WASHOUGAL — Jaelyn Sotelo was traveling to San Diego for spring break earlier this year when she got an email that made her hop right back on a plane for home.
The Skyview High School junior, who is a full-time Running Start student at Clark College, received an invitation to watch Gov. Jay Inslee sign a bill raising the smoking age to 21. She flew from San Diego to Seattle, and took a train to Vancouver so she could make the signing in time.
“It was so worth it to be there in the end,” she said. “It was surreal to be there and see the governor signing the bill, and see all the cameras there.”
Sotelo scored the invitation because of her local activism, particularly with youth drug prevention. During her time in high school, Sotelo has joined a few coalitions and participated in local groups such as Strong Teens Against Substance Hazards and Abuse. She also attended two trainings organized by Educational Service District 112’s Prevent Coalition.
On Thursday, she helped organize the coalition’s latest training. It brought together more than 60 students from schools in Clark, Cowlitz, Skamania and Klickitat counties. Rep. Paul Harris, R-Vancouver, was also on hand to receive an award and answer questions from the students. This year’s training had a theme of “Use Your Voice.”
“They were really passionate and engaged in what was going on,” Sotelo said.
The training was held at Excelsior High School in Washougal, and lasted most of the day. Students learned how laws are made, worked on public speaking skills and split into groups to craft messages on issues important to them. The groups discussed issues like whether flavored vaping products should be banned, bringing better mental health services into schools, how a community center could help students stay out of trouble and taking away the stigma of seeking help for mental health.
Another student who helped organize Thursday’s event was Kyle Nelson, a senior at Henrietta Lacks Health and Bioscience High School and a lieutenant in the criminal justice program at Cascadia Tech Academy. Nelson said a lot of students commented on how they’d like to see more investment from adults in helping youth tackle these issues.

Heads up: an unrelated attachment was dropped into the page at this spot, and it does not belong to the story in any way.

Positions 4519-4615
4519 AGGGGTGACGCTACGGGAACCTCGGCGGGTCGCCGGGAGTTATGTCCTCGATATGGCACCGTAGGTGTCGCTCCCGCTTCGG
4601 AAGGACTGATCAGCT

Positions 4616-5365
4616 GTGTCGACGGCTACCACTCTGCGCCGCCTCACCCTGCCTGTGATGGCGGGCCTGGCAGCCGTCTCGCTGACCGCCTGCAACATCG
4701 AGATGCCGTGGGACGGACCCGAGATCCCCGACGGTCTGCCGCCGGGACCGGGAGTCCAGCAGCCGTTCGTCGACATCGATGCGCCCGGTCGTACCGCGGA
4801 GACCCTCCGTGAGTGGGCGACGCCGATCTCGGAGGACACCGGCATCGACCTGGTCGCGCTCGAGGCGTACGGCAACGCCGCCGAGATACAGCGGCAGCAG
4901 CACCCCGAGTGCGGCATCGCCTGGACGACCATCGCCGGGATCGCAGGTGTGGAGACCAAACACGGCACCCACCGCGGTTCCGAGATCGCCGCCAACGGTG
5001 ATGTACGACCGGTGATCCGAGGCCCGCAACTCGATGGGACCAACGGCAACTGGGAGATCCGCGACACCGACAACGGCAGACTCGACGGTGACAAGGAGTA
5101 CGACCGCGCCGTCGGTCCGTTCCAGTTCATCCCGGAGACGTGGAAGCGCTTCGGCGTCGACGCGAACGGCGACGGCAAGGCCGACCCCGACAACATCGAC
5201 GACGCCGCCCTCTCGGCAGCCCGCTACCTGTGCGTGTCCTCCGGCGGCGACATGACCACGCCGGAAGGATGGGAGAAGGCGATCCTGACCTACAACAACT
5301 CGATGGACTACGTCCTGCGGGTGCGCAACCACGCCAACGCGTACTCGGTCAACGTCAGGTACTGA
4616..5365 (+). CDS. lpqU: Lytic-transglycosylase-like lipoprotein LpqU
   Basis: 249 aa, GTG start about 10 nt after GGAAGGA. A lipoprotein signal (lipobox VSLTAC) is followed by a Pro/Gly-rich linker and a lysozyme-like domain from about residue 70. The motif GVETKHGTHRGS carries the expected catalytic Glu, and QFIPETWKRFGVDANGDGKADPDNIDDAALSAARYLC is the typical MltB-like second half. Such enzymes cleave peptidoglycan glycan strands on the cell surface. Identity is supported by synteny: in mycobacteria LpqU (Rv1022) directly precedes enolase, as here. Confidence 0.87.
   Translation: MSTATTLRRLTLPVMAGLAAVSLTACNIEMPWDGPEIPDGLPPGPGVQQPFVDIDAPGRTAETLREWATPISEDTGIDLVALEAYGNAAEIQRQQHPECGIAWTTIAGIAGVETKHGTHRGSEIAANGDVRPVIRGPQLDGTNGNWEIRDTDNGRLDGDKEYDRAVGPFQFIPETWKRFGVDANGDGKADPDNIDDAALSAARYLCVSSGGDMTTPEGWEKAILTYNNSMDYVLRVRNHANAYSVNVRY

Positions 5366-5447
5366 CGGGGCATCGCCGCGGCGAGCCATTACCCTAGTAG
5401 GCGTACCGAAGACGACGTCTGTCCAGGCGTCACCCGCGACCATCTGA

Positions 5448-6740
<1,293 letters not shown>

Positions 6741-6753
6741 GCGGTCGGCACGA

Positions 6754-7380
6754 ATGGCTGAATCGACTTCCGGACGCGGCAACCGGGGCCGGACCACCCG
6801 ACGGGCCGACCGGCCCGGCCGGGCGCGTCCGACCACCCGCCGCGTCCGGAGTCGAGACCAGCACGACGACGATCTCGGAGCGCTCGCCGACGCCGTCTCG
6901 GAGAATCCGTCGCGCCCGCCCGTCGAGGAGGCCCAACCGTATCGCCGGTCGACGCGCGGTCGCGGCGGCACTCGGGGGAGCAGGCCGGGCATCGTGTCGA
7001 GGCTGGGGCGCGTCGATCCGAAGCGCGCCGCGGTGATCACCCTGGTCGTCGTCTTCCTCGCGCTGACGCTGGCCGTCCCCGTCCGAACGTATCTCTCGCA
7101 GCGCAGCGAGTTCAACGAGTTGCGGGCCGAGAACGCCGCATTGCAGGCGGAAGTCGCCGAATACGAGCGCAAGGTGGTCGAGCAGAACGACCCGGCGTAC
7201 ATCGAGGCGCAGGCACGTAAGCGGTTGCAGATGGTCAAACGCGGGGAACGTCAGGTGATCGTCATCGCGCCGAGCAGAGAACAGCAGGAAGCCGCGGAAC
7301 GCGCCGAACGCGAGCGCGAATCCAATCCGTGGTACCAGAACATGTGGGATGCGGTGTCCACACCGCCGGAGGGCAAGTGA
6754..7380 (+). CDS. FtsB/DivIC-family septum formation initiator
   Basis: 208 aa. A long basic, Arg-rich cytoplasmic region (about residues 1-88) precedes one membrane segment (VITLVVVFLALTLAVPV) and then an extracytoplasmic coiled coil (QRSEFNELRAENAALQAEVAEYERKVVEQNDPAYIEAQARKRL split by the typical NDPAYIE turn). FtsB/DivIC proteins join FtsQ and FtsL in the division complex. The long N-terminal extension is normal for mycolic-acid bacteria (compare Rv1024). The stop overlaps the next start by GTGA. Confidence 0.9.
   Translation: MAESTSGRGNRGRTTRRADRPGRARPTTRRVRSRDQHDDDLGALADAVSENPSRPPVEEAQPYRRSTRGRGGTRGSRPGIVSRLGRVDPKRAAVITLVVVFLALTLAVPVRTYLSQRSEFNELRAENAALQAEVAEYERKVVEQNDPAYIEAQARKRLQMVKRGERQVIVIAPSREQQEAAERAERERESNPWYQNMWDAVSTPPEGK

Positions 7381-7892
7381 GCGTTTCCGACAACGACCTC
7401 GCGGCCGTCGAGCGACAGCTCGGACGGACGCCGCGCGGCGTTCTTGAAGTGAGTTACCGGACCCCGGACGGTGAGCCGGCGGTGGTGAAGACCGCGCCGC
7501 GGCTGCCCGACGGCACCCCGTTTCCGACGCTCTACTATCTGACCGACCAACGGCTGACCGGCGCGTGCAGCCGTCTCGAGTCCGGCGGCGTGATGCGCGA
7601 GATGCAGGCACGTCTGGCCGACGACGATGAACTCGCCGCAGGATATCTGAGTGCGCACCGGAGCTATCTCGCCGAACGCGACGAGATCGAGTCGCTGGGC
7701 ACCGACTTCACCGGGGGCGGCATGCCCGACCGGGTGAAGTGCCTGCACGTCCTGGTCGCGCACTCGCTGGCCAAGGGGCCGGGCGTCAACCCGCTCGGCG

“We need more interaction between adults and youths,” Nelson said. “There’s not enough trust between the two groups. They need to trust each other more.”
Nelson wants to become an attorney and then work in the Senate, work that was partially inspired by seeing Harris speak.
“Just listening to the work he’s done and what he cares about, I felt like making an impact was something I needed to do,” Nelson said.
The two students presented Harris with an award from the coalition for his work in getting the smoking age raised. Harris spoke to the students about his career, and said some of their interests will come up in the next session. He told students to expect to hear about legislation on vaping products. One student asked what the most controversial bill he’s worked on has been.
Harris said it was House Bill 1638, which Inslee signed in Vancouver earlier this year. The bill concerned immunizations, and eliminated personal and philosophical exemptions to requirements that children in public and private schools as well as licensed day-care centers receive the measles, mumps and rubella vaccine. Harris said he had groups following him around chanting in the lead up to the vote before the bill passed. He told the students he didn’t waver because it was an important issue to him.
“You have to believe in your issues,” Harris said.
One topic Harris expects to come up during the next session could rival the vaccines bill in controversy, he said, and that’s a bill on making sex education mandatory in schools.
“I absolutely believe we need sex ed in school,” he said. “I believe it should be mandatory.”
He told students he would want to make sure the content was appropriate, but Harris envisions it could start with students in K-5 learning to respect each other and about informed consent.
When a student asked how they help get bills passed, Harris said it’s important for them to voice their support to their local legislators.
“Personal stories are great,” he told the students. “Try to meet with your legislators, and if they don’t get back to you, email them saying you’re disappointed. Don’t let them off the hook.”